How to File for a Stalking No-Contact Order in Illinois

Anyone who has ever received unwanted attention from another person knows how unsettling it can be. When someone incessantly follows you around, calls or texts your phone, and messes with your relationships, the situation can turn downright terrifying.

Actions like these amount to a behavior called stalking, which is a violation of Illinois law. To try to prevent the behavior from continuing, victims of stalking can use a legal tool called a Stalking No Contact Order. This court order instructs the perpetrator of the stalking to cease his or her behavior and stay away from the victim.

Obtaining a legal Stalking / No-Contact Order involves filing a Petition with the court and having the terms you request be ordered by a Judge. While a court order cannot completely prevent a person from stalking you, it does provide you with more power to protect yourself.

What is stalking?

Whether it’s a former partner, someone with a grudge, or a total stranger, stalkers can seriously impact their victims’ lives and safety. Stalking behavior isn’t a single act, but multiple actions that create what the law calls a “code of conduct.”

Common stalking behaviors include:

  • Sitting outside a person’s house
  • Repeatedly driving past a person’s house
  • Following a person as they move about their daily activities
  • Conducting surveillance of a person, such as taking photos or videos
  • Unwanted visits to a person’s home, workplace, school, known socializing locations, friends’ or family members’ homes
  • Making unwanted phone calls
  • Sending unwanted messages via email, social media or text
  • Leaving unwanted objects for a person
  • Vandalizing a person’s home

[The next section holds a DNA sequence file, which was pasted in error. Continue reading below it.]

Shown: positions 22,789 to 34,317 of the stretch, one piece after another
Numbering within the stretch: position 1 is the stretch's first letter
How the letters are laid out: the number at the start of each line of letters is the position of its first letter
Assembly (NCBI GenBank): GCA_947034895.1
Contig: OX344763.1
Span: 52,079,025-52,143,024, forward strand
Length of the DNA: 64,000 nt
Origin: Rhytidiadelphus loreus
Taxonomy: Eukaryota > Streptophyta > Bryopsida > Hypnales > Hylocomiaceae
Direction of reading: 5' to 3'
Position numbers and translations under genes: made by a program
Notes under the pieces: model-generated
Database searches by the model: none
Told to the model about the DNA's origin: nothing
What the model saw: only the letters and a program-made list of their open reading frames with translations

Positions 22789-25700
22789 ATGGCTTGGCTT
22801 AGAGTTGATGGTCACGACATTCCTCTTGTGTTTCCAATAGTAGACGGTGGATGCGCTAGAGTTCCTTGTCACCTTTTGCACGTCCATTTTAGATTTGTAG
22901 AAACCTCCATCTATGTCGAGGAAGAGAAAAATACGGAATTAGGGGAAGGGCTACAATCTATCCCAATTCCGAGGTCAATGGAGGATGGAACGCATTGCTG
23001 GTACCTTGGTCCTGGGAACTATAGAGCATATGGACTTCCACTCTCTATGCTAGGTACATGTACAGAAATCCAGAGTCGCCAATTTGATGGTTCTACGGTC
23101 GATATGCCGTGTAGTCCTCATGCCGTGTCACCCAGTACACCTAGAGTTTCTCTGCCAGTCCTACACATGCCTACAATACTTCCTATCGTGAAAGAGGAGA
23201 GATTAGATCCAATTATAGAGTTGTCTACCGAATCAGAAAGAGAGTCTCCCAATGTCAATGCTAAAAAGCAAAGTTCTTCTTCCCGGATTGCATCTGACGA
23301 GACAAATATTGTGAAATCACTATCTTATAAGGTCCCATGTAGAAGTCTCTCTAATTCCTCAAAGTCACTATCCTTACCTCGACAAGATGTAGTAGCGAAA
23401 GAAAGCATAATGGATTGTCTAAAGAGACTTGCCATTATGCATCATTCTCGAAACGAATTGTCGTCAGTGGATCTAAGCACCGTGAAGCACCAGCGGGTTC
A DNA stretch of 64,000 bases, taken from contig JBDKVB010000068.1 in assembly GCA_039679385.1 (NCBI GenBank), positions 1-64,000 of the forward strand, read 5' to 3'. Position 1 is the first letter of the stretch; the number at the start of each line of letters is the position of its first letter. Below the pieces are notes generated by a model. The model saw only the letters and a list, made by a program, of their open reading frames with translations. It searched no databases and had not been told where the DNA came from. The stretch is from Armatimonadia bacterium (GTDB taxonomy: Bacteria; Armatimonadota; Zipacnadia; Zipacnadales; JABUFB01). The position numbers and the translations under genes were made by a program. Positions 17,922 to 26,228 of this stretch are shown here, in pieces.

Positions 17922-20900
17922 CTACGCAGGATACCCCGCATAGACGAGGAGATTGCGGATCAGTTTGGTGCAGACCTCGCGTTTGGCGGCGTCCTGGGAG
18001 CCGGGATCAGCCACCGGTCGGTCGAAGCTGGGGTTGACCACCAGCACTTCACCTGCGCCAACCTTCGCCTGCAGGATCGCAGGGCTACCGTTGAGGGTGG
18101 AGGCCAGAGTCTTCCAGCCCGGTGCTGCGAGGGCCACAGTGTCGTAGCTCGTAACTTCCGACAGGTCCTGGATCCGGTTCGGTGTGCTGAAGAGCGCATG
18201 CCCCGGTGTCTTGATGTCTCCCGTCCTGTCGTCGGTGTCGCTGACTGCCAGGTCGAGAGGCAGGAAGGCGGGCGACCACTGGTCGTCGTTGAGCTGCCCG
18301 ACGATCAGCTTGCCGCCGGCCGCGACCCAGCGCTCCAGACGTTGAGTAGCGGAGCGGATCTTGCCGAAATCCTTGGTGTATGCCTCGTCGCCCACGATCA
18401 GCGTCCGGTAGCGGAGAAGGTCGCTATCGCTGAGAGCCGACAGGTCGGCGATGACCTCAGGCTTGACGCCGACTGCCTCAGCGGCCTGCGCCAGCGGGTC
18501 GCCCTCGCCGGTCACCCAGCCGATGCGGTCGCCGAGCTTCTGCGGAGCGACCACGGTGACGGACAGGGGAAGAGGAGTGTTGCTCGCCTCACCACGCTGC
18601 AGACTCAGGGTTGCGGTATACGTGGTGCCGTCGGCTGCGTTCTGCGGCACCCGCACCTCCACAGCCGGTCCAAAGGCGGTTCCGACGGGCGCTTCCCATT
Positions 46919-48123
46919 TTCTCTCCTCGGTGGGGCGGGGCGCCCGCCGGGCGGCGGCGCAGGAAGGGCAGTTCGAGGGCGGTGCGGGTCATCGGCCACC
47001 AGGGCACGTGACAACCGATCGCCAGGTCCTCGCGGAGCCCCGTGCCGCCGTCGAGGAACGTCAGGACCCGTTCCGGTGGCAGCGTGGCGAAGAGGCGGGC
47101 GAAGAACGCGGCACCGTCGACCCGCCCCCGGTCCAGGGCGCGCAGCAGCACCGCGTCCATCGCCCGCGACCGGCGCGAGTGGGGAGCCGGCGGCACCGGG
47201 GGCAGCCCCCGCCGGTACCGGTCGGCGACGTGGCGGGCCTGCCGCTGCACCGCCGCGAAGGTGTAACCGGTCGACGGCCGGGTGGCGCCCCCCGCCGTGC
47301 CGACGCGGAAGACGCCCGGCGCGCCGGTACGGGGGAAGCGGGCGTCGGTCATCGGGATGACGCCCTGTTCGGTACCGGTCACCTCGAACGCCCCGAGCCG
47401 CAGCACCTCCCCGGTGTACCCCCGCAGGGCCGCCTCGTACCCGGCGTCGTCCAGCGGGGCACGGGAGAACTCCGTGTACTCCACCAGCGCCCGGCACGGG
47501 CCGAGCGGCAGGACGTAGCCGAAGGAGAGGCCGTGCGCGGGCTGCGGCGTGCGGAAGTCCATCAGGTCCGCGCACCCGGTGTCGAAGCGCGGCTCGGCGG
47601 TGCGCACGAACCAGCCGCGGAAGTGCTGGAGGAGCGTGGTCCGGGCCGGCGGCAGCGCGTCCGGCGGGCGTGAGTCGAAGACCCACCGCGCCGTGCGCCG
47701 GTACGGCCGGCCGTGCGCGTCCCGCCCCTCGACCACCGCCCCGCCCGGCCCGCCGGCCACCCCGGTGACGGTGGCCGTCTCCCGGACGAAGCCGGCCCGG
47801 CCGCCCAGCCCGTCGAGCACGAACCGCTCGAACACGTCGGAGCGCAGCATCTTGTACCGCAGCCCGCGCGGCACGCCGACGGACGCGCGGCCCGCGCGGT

• Injuring a person’s pet

Illinois law calls stalking a “serious crime,” one that can have real-life impacts on its victims. Stalking behaviors make victims fearful for the safety of themselves and their families. In some instances, victims of stalking are forced to change their daily routines, quit their jobs, and even relocate their homes.

How is a no-contact order different from an order of protection?

A no-contact order differs from an order of protection, a legal tool with which many people may be more familiar. An order of protection is a court order that protects a person from someone with whom they’ve had a domestic relationship, such as a spouse, ex-spouse, or any other person they currently or used to live with.

The situation might include physical abuse, along with some of the same aspects as stalking, but within the context of an existing relationship between the two parties.

By contrast, no contact orders don’t require that the two parties know one another or have a relationship. A no-contact order might be filed against people such as a stranger, a co-worker, a former friend, or the ex-partner of a person’s current partner.

How to apply for a Stalking No Contact Order 

The state of Illinois passed the Stalking No Contact Order Act (740 ILCS 21) to create a legal mechanism for stalking victims to help protect themselves. A Stalking No Contact Order isn’t automatic but must be enacted by a judge who evaluates the case.